More and more I’m starting to harden my conviction to leave on a sailboat. The maximum amount of cash in hand that I will be able to accumulate by my departure date comes to the sum of eight thousand dollars. Most of the boats that I have seen that would be “comfortable” to travel in for five months are selling for between five and ten thousand dollars. Something with a tiller, and preferably a gimbled stove would be nice, but at this point I’ll leave on the least of the seaworthy boats available. When I was in the navy I raced laser’s and 420’s on the Chesapeake bay. My hope is that I have enough experience to ride on when a storm picks up and I have to head up into the wind during gusts, or reef the mainsail when I see ominous clouds on the horizon. My single-handing experience leaves a lot to be desired. It has always been with a crew that I’ve sailed, with exception to racing the lasers. Just thinking of all the fun I had crashing through chop and small waves makes me soooo excited to depart on my own larger boat. I’ve been reading through Andrew Evans “Thoughts, Tips, Techniques & Tactics for Singlehanded Sailing” and broaden my perspective and knowledge on the subject daily. Still my gravest concern is financial. Not being able to pay for repair of a ripped sail (going to buy an awl), or some piece of failing standing rigging, or poor running rigging. I only plan to spend five months out there, but I don’t have any basis for expenditure aside from reading a blog or travel writeup on the internet. Most of those sailors appear to be affluent, and spend lots on docking fees and booze at foreign ports. All of them have it in common with me that they want to run away from real life to a sailboat. I don’t consider myself to be “well off” but certainly I carry many of those traits. My parents have always provided a roof over my head, until my embarkment upon my navy adventure. Their cushion allowed me during my high school days to put all of my saving into games. I would play paintball, golf, hockey, ski, and do all sorts of other fun recreational activities. When I was six months short of sixteen I got a workers permit to work on the food prep line at Taco Bell; some summer days even riding my BMX bike 5 miles to get to work. That only lasted one summer. The next year I worked at the local city golf course, driving the tractor to pick up range balls and washing golf carts. This was during my obsession with golf, and I could not have chosen any better way to spend my time. At the end of high school I worked bagging groceries and mopping the isles occasionally at City Market, until they had lay offs due to other grocers opening up downtown. I even got a job cutting diodes, led’s, installing bracket mounts, and other miscellaneous tasks at a factory which built the circuit boards which are installed in the Diesel tractor trailers that are currently taking our food and other goods from point A to point B all across the country. This was perhaps the most boring and therefore hardest jobs I have ever had. The monotony was incredible. Of course I fell into the pitfall of wanting to make more money and looking for more of a career, so I didn’t return to the golf course and went off to join the navy. There I learned the trade’s which are associated with nuclear reactors, mainly chemistry and contamination mitigation. I also got the benefit of two years of a sort of crash course in physics, electrical theory, mechanical theory, steam turbines, piping systems, fluid dynamics, and of course fission and decay reactions. I consider myself a sort of honorary engineer. I never got a degree (and don’t believe that such pieces of paper entitle you to anything aside from being pompous) though I could have taken a few credits with an online university, Thomas Edison University, which readily provides degrees for the “nukes” as we called ourselves. Not a glamorous position, in the belly of the ship making steam for hot water, electricity, catapults, and propulsion. During some point on my time on board National Geographic was doing a documentary of sorts on the carrier, which of course focused mainly on the airplanes and pilots and flight deck “skittles” and the control tower, etc, etc. They only saw half of the ship!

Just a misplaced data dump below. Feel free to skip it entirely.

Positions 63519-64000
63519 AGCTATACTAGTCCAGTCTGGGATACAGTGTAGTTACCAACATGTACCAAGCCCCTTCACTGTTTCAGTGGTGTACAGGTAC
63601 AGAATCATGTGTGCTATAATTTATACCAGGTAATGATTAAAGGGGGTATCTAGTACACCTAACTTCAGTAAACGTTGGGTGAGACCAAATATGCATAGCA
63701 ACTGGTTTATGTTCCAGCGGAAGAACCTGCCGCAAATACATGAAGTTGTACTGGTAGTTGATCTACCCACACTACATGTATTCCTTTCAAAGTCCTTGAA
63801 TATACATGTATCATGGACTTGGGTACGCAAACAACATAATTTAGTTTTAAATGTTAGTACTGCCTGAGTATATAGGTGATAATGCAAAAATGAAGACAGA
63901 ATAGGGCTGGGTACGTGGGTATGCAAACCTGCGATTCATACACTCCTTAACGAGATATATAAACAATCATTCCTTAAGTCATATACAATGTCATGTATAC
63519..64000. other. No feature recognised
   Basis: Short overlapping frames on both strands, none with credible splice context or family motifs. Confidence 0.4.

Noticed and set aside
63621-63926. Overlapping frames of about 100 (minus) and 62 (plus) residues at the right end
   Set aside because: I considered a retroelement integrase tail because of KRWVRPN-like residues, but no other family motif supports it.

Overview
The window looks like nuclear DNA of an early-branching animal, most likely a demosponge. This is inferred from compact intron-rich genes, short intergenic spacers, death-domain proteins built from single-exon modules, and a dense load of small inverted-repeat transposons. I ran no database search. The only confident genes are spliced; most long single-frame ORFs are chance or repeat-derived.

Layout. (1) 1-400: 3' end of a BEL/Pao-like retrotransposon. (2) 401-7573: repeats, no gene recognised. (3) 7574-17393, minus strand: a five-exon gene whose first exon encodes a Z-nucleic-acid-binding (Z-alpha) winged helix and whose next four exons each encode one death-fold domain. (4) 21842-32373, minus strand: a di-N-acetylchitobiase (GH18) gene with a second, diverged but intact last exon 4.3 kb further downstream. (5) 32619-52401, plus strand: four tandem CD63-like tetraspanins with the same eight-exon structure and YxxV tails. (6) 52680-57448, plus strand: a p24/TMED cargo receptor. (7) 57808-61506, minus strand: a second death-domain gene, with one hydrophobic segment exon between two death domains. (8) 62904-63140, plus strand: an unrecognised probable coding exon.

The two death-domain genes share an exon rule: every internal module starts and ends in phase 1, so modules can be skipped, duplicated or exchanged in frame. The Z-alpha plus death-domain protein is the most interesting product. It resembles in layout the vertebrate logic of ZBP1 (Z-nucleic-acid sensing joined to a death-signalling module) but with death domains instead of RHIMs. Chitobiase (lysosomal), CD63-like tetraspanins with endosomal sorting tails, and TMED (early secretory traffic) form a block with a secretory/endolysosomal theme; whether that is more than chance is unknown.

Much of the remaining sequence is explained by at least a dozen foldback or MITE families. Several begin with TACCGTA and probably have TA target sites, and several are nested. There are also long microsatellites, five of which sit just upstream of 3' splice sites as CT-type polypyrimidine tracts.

I don’t want a career. I don’t want a job (though I like to work). I want to see the planet taken care of by the stewards which are here currently, you and I. My uncle, from SLC, asked me “what are you contributing to society?” to which I replied in somewhat of a rant that by not making a bunch of money I was not using resources and therefore having less of an impact on the planet by not purchasing a bunch of junk I don’t need. My own sister and her husband have decided to have seven children, in accordance with the scripture “be fruitful and populate the earth”. It is my job to at least counteract her fertility somewhat by not spreading my own seed, then the average will come out as 3.5 kids for the two of us. All of her kids have the same mitochondria that I have anyhow (maternal lineage), and I am going to enjoy helping mould them into wonderful critical thinking human beings. I’m not sure if we as a race can remain “fruitful”, or if our constant attack on the environment with estrogen mimics and other hormone disrupters will render the population sterile. I hope for the latter. I do also hope that my writing will be some kind of contribution to society as a whole, hopefully as a mirror in everybody’s face showing where our major societal faults lie. I do think there is a chance for a healthy thriving planet, but that It involves local agriculture and close knit communities. Sustainability starts at the local level.
I can honestly say that I didn’t even like the ocean until I found a girl in Charleston, SC who was a beach bum in all regards. We spent many days on the beach, some of my most memorable. I remember distinctly reading all day long while watching the tides go in and out; we moved our chairs along with it so that our feet were always being touched by the cool waves. We watched baby turtles in their escape toward the white curling waves. I didn’t learn to surf until I moved to connecticut, where my buddy jeff gave me a really old fish board to get me started. I also broke the skeg off of his long board when learning because I didn’t realize that the tide was going out with all the fun I was having and clipped a rock pretty good. Sorry Jeff! Love you buddy! We would surf just over the Rhode Island border in Westerly. I can’t say that I was any good, but I got a few short rides before getting crumpled up by the huge sets. There was a beach bar in New Haven that I would frequent for two-man volleyball, and just plain good beach vibes and entertainment. I had a Suzuki GSXR 600 at the time, and it was also a great excuse to go for a ride. My last three years of duty in the navy was spent in San Diego, where I continued to surf, in lieu of concurrent advancement examinations, and took on the nickname Ronjohn. Well, thats about enough about myself, but I did want to give some background so that It was less of a mystery how I came to have the demeanor that I do. Love YOU. I hope that we can change all this together so I don’t have to isolate myself on the open ocean indefinitely.